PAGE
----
Interview – Alice Hill

Alice Hill is Senior Fellow for Climate Change Policy at the Council on Foreign Relations. Her work at the Council focuses on the risks, consequences, and responses associated with climate change. Hill most recently served as a Research Fellow at Stanford University’s Hoover Institution. She was previously Special Assistant to President Barack Obama and Senior Director for Resilience Policy on the National Security Council staff where she led the development of national policy to build greater climate resilience. She recently published Building a Resilient Tomorrow: How to Prepare for the Coming Climate Disruption (with Leonardo Martinez-Diaz).

Where do you see the most exciting research/debates happening in your field?

Climate change affects everything. It affects the food we eat, the water we drink, and the air we breathe. It touches virtually every corner of the globe. Climate change impacts will stress the capability and reach of our governments, businesses, and non-governmental institutions. Given the breadth of climate change issues and challenges, it’s difficult for me to single out any particular areas of research and debate as the most exciting. With that said, I find the identification of the pervasive effects of climate change on human health particularly compelling. These effects range from our bodies’ inability to deal with heat extremes to the geographical spread of disease. Learning how to prepare for and respond to the emerging health threats is a challenge that requires urgent action.

How has the way you understand the world changed over time, and what (or who) prompted the most significant shifts in your thinking?

Over time, I have come to view climate change as an existential threat to civilization as we know it. A decade ago, I had little understanding of what caused climate change or really even what it was. What little I knew came from the sporadic reading of media reports. Like many baby boomers, I had received no formal education on the topic of climate change. In 2009, I had the opportunity to delve deeply into the topic for the first time. I had joined the United States Department of Homeland Security (DHS) as Senior Counselor to the Secretary. One of my first assignments was to work on an executive order issued by President Obama requiring federal departments and agencies to begin climate adaptation planning. DHS is a large-sprawling security department. It is the third largest federal agency after the Departments of Defense and Veteran Affairs. To respond to the executive order, DHS created a task force of experts from across the department, which I chaired. The task force drew on the expertise of other federal agencies and departments including the National Oceanic and Atmospheric Administration (NOAA) and the Navy’s Task Force Climate Change. As its first endeavor, the DHS task force sought to determine whether our department needed to take actions now to prepare for climate impacts in the coming decades. After examining the evidence and hearing from a broad spectrum of experts, the task force concluded that, given its responsibility for emergency management, immigration, and the US Coast Guard mission, DHS needed to incorporate consideration of accelerating climate change impacts in its operational planning.

After Superstorm Sandy’s path of destruction across 24 states revealed how ill-prepared the nation was for climate-fueled disasters, my conviction that we needed to prepare now for climate change impacts only grew. As I have continued to work on climate change issues during the past ten years, both at the White House and as an academic, my conviction that we need to build resilience to climate change impacts has only strengthened.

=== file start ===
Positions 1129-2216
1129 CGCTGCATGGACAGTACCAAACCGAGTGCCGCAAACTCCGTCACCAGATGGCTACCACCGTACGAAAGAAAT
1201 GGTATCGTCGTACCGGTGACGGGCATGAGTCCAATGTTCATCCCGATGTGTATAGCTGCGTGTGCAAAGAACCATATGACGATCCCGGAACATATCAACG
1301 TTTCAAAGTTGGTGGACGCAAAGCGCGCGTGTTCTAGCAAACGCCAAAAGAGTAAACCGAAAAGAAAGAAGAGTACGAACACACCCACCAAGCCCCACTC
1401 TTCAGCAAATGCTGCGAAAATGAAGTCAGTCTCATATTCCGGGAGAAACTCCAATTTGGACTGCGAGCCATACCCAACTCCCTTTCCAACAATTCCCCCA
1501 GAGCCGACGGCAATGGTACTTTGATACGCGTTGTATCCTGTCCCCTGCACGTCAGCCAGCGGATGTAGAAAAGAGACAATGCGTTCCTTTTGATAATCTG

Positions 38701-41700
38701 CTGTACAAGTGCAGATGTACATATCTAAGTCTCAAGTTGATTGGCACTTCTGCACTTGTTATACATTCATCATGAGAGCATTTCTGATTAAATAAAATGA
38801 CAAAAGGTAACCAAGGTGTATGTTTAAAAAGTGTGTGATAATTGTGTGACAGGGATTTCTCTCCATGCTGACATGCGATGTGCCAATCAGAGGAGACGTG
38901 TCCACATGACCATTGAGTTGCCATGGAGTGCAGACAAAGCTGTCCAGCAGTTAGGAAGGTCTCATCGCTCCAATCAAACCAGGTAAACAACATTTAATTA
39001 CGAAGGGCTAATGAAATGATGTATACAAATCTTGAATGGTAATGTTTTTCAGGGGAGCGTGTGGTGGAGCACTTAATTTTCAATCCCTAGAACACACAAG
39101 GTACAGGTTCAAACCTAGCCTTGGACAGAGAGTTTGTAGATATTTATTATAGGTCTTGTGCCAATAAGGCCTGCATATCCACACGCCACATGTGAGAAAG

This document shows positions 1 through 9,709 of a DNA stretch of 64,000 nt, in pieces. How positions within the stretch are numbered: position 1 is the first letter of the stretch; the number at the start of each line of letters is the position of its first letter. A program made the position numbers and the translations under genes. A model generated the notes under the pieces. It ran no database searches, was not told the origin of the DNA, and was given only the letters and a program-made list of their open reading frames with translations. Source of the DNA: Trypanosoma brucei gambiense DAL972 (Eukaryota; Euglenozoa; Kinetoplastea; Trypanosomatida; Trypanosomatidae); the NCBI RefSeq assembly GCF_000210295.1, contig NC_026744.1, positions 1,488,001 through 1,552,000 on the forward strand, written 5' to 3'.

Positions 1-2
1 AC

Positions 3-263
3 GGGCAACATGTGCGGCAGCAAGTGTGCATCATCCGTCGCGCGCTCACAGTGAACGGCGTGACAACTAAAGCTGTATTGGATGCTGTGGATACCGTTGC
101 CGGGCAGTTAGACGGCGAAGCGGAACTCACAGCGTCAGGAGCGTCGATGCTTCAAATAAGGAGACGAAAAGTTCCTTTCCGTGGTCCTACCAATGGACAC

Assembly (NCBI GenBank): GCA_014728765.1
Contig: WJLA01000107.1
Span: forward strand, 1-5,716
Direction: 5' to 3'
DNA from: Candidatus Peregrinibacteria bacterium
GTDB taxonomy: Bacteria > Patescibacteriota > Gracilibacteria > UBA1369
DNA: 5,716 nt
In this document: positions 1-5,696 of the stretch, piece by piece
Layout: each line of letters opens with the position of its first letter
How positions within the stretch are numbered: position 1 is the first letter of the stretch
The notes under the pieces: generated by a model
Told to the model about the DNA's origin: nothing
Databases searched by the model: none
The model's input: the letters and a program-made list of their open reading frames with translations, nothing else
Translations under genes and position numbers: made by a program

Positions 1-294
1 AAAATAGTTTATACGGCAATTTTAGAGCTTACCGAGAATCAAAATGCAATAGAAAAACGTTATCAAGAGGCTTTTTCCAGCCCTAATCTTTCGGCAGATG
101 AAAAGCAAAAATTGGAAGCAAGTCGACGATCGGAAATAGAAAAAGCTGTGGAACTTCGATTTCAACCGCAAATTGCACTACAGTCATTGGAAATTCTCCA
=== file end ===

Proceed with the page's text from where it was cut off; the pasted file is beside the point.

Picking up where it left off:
In your work, you emphasize the need to build resilience to destabilizing events, especially the impacts of climate change. What does resilience mean to you?

I don’t have a “go to” definition of resilience. During my time in the Obama administration, the federal government used a variety of slightly different definitions. When I first joined the White House, I initially thought that it would be helpful to have federal departments and agencies agree on a single definition of the word “resilience.” It did not take long for me to conclude that the federal bureaucracy could spend a great deal of time debating various definitions, time that would keep it from the important job of building resilience. With that said, for me, resilience encompasses the ability to prepare for, absorb, respond to, and recover from adverse events. I would also note that in the Disaster Recovery Reform Act of 2018, Congress required the Federal Emergency Management Administration to work with federal agencies to come up with a definition of “resilience” and “resiliency.”

Oftentimes, it seems like resilience overlaps with other concepts, such as climate adaptation or disaster risk management. What are the benefits or drawbacks of framing things in terms of resilience, as opposed to other concepts like these?

The word resilience is very inclusive. It includes climate adaptation and disaster risk management. It is also apolitical and therefore can be a “safe” word for politicians and others to use when talking about what to do about a topic that has divided politicians along party lines, namely climate change. When the word is used in the context of preparing for climate impacts, however, it is important for everyone to understand that building resilience to climate change includes building resilience to future risks that may exceed those experienced in human memory including greater heat extremes, deeper droughts, more intense storms, and bigger wildfires.

How do you convince people to start on the path towards resilience, and what are some steps that people can take today to prepare for how climate change will affect them tomorrow?

Convincing people to invest in resilience can be challenging. Appealing to common sense can help overcome resistance to the concept. After a flood washes away a bridge, most people can agree that building it back exactly as it was before might not make sense when climate change projections indicate that the bridge will experience even more extreme flooding in the coming years. Making an incremental investment in greater resilience to flooding seems sensible: the bridge probably won’t fail in the next big storm.